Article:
7What are the first signs of mastitis?
Mastitis Symptoms Tender, swollen breasts. The presence of one or more lumps in the breast. Breasts that are warm or hot to the touch. Breast pain or burning either during or while not breastfeeding. Red skin, sometimes in a wedge-shaped pattern. Flu-like symptoms, such as chills or fatigue. Fever of 101℉ (38.3℃) or greater.
8What does it mean when you have a discharge from your breast?
Nipple discharge that contains pus may indicate an infection in your breast. ... If you have an infection or abscess in your breast, you may also notice that your breast is sore, red, or warm to the touch. Mammary duct ectasia. This is the second most common cause of abnormal nipple discharge.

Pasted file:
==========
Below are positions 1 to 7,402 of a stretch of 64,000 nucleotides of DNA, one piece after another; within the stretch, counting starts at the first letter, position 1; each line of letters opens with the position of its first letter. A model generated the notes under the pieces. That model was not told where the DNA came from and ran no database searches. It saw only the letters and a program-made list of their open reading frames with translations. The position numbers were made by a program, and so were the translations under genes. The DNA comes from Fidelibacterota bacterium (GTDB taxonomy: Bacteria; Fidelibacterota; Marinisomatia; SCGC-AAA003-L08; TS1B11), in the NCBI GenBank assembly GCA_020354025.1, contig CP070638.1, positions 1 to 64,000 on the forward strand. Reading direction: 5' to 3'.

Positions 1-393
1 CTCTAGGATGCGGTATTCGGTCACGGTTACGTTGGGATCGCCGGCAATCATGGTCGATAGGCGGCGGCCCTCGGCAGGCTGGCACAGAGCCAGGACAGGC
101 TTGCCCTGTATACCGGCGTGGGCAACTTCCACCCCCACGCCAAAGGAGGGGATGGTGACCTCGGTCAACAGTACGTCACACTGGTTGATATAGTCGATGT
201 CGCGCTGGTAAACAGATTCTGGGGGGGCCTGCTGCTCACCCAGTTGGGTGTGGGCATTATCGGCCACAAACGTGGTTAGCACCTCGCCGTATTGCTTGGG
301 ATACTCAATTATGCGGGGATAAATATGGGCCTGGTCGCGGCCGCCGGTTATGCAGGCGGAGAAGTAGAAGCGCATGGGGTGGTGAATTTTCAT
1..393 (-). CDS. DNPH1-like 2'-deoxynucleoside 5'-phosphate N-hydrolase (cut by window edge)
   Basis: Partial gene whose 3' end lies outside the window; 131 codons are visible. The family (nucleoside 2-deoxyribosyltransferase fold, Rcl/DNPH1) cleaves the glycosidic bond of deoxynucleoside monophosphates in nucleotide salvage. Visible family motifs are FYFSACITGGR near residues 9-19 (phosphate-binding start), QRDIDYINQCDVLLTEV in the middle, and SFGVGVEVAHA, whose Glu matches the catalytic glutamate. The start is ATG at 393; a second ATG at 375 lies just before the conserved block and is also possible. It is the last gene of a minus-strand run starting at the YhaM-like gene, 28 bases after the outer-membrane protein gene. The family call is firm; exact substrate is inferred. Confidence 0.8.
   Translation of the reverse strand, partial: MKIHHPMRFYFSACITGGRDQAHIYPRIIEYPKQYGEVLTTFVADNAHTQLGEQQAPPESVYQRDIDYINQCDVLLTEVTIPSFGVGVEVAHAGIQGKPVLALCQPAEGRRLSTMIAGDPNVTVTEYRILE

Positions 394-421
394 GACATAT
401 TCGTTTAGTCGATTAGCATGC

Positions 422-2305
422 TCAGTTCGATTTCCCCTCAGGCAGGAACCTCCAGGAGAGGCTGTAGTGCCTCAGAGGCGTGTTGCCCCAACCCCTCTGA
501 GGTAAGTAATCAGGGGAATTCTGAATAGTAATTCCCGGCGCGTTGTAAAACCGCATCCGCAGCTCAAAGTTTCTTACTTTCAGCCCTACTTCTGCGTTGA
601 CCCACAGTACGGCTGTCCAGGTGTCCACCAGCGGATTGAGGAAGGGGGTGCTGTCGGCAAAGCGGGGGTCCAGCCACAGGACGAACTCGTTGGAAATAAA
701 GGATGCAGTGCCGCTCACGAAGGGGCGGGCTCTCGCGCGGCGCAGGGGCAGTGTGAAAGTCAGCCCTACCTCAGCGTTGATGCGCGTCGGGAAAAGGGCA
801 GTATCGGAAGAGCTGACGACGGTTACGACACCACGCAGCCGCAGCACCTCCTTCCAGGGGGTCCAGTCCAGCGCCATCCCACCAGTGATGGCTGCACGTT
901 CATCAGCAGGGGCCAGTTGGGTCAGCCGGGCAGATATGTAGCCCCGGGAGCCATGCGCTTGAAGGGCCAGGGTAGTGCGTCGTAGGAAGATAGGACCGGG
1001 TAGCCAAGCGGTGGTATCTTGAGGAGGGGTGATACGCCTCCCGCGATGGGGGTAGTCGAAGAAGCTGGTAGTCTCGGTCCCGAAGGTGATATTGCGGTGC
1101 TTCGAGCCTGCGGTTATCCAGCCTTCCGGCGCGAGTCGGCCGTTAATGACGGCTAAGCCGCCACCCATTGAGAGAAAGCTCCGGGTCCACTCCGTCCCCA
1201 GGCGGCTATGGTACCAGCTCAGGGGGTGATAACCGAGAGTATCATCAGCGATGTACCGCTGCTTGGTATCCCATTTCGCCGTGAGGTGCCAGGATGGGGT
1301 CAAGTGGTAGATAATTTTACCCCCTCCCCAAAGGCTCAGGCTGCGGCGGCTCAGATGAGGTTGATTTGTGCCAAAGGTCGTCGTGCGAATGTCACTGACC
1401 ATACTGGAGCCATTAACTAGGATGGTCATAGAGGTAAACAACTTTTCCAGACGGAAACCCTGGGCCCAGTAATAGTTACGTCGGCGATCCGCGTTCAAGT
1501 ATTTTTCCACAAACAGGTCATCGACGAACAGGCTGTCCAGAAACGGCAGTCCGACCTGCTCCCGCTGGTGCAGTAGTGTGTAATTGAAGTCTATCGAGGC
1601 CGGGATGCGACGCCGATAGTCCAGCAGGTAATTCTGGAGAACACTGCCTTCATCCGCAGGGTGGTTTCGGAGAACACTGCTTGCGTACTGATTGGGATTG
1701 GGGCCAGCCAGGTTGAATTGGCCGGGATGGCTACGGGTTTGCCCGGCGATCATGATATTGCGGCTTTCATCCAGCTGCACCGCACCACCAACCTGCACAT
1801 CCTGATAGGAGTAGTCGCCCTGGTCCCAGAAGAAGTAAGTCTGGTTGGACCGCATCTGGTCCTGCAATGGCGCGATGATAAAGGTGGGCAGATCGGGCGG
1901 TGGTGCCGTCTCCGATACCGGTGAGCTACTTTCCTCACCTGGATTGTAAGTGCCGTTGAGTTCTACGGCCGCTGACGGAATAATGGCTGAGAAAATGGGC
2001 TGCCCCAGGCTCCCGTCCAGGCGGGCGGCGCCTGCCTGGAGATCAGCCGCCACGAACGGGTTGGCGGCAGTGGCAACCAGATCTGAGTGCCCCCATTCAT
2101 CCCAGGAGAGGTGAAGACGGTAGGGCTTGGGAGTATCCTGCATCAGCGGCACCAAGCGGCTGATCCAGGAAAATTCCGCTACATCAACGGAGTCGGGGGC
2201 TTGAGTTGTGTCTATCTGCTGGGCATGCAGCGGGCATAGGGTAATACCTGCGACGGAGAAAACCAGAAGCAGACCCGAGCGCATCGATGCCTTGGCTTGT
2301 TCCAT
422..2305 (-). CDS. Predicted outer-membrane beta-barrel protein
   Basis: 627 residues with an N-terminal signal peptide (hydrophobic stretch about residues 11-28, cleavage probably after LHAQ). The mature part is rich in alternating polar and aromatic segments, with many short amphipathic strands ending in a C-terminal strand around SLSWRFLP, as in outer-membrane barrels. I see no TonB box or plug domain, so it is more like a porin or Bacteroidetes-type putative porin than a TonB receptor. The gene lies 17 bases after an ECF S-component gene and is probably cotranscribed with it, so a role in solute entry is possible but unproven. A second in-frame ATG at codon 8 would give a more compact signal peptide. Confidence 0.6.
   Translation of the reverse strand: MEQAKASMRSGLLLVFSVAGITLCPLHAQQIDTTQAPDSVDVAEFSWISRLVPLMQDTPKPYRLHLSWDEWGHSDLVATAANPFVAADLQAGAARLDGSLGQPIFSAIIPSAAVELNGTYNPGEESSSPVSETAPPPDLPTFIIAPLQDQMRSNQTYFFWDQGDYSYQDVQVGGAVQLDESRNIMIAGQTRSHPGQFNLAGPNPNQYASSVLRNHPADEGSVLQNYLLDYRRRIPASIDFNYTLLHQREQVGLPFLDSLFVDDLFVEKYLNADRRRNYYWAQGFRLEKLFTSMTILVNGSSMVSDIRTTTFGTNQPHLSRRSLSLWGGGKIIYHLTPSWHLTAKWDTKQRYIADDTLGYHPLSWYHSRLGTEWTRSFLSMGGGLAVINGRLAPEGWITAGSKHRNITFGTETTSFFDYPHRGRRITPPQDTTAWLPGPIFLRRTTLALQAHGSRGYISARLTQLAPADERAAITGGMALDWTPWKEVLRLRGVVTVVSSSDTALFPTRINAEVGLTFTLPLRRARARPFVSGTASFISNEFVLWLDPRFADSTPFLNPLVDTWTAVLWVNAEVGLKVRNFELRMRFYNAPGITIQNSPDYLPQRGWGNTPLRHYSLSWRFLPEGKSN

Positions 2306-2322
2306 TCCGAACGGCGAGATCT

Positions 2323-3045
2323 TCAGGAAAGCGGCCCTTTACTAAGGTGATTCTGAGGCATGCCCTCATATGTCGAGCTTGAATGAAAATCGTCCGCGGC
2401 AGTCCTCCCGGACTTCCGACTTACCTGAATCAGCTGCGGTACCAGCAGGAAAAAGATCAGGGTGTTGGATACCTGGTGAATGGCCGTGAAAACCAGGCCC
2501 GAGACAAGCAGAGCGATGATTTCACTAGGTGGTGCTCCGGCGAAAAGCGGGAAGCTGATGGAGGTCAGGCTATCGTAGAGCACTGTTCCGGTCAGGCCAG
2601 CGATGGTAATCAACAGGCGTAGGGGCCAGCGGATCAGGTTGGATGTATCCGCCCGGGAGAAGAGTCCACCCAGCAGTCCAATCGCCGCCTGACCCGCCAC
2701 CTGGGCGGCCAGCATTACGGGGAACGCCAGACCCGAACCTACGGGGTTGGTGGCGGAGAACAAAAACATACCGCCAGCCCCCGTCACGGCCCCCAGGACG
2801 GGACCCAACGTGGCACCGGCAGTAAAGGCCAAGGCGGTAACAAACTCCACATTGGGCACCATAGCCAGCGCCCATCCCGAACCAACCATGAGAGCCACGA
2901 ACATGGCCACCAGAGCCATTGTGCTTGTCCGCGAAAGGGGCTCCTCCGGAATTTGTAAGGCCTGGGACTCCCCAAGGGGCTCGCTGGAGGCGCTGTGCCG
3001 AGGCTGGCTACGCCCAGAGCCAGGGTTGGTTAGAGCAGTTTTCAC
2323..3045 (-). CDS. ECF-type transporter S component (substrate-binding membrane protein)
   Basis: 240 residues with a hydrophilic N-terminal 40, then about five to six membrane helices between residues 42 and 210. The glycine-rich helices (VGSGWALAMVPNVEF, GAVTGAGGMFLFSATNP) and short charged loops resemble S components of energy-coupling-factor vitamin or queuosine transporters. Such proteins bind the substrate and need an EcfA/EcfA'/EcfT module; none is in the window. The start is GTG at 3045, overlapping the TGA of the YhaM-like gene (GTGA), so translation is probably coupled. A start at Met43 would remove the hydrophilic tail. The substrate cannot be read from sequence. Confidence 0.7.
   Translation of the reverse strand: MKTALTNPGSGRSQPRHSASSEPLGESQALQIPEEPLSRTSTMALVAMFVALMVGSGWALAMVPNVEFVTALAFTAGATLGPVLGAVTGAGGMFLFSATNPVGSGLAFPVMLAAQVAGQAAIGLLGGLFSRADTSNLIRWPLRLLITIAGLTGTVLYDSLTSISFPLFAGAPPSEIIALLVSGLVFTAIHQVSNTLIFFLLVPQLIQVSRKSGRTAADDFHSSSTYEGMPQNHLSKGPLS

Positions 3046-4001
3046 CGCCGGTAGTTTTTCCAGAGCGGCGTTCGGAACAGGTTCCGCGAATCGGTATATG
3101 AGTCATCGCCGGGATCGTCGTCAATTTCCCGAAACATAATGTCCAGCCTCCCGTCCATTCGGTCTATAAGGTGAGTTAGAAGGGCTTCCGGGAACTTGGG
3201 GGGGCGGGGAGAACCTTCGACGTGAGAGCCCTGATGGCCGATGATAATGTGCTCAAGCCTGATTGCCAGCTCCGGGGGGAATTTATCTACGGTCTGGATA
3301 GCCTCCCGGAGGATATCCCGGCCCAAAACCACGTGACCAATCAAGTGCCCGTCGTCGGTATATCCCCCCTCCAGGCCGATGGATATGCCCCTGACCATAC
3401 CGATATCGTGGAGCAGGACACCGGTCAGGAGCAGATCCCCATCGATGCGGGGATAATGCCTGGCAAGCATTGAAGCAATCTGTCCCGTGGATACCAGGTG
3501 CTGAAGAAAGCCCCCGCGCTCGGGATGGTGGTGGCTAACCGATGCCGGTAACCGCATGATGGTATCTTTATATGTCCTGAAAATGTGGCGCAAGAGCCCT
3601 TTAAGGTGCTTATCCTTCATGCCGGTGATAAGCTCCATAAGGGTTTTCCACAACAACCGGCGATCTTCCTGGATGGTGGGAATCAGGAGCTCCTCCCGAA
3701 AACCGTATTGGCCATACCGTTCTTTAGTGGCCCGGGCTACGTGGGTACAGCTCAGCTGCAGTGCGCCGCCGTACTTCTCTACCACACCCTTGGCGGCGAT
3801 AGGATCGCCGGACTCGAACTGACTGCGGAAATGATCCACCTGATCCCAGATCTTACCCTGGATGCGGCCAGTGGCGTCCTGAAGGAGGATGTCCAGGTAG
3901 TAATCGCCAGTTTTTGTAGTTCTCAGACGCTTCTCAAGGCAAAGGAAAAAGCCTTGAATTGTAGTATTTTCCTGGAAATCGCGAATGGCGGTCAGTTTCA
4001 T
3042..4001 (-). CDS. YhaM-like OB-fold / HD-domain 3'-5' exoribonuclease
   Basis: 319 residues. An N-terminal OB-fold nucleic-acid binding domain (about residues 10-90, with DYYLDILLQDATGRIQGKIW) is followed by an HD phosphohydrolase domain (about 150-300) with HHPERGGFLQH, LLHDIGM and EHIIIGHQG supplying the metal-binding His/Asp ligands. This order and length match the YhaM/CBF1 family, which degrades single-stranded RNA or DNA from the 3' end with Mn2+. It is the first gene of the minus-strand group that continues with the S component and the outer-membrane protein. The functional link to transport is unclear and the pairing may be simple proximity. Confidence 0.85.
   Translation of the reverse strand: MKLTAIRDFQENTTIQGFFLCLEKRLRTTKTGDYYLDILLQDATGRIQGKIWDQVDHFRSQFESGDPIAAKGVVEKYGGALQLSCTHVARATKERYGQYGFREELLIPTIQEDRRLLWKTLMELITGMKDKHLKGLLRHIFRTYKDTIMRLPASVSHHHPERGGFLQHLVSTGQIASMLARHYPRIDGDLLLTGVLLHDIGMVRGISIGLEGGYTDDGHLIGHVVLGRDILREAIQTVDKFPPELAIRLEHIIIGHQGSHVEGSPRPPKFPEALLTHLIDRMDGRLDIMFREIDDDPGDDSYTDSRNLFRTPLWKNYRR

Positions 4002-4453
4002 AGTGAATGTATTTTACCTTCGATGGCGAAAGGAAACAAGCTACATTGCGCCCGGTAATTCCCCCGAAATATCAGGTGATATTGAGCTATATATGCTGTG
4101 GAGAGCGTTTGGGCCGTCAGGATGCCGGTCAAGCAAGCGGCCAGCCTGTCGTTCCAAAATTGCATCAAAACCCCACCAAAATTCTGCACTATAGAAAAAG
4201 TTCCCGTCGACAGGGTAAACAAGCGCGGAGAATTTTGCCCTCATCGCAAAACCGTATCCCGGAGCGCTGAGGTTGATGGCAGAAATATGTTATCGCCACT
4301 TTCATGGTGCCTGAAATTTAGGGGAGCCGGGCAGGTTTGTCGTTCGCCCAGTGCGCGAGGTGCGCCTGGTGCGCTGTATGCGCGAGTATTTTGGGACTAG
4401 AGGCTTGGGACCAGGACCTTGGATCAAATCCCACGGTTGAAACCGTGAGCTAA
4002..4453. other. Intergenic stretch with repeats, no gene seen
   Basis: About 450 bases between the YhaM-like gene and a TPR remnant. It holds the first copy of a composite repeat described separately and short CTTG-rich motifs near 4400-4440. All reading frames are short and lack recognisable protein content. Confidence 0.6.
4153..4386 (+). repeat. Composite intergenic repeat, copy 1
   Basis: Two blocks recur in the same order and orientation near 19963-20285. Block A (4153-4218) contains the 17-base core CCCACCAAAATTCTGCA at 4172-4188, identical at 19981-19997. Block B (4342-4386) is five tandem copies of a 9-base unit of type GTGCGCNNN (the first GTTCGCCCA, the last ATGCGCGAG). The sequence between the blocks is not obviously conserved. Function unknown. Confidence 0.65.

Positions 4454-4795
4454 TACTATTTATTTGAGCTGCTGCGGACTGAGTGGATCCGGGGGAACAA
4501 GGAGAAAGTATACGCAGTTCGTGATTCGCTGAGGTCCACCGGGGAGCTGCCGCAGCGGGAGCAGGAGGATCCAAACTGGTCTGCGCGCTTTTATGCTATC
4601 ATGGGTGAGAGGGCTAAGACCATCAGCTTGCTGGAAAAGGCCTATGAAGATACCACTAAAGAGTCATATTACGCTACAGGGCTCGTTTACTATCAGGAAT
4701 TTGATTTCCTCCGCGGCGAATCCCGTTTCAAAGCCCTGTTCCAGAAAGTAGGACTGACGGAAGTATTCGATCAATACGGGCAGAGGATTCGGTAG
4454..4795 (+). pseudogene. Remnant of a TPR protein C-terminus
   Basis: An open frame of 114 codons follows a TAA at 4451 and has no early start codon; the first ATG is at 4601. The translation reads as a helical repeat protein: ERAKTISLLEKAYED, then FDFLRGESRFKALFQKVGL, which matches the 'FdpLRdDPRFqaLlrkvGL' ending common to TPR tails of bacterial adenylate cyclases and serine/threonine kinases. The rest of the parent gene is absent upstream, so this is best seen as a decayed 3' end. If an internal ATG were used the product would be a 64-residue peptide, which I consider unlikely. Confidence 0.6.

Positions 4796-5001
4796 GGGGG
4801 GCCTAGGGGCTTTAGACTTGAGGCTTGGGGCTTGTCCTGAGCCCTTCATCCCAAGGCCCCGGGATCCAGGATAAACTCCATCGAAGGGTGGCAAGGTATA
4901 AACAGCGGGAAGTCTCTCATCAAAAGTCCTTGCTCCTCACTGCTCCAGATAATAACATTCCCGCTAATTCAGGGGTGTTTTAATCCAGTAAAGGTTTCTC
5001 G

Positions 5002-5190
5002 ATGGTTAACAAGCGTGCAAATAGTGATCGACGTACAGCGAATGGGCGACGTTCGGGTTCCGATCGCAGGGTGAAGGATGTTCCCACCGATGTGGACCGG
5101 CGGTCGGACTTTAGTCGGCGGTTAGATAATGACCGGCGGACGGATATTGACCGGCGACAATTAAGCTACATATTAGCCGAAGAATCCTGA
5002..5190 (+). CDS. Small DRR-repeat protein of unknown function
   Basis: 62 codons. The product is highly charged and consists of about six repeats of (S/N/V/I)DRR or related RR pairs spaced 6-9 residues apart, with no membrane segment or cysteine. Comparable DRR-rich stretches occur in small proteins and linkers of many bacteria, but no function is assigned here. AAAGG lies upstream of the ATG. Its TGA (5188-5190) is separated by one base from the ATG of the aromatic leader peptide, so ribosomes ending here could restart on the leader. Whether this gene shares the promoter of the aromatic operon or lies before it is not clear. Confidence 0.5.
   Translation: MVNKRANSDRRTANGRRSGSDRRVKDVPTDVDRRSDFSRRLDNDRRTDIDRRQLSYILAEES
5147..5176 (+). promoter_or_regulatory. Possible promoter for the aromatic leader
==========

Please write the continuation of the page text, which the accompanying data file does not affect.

9Can a breast abscess be cancer?
The association of breast cancer and abscess is known, but this malignant inflammatory disease is rare in daily practice.
10Can breast abscess heal on its own?
You can usually go home the same day and may be given antibiotics to take at home. The abscess should heal completely in a few days or weeks. Continue feeding with both breasts if you can. This won't harm your baby and can help your breast heal.

[kkstarratings]

Leave a Reply

Your email address will not be published. Required fields are marked *

قبول المرضي خلال الکورونا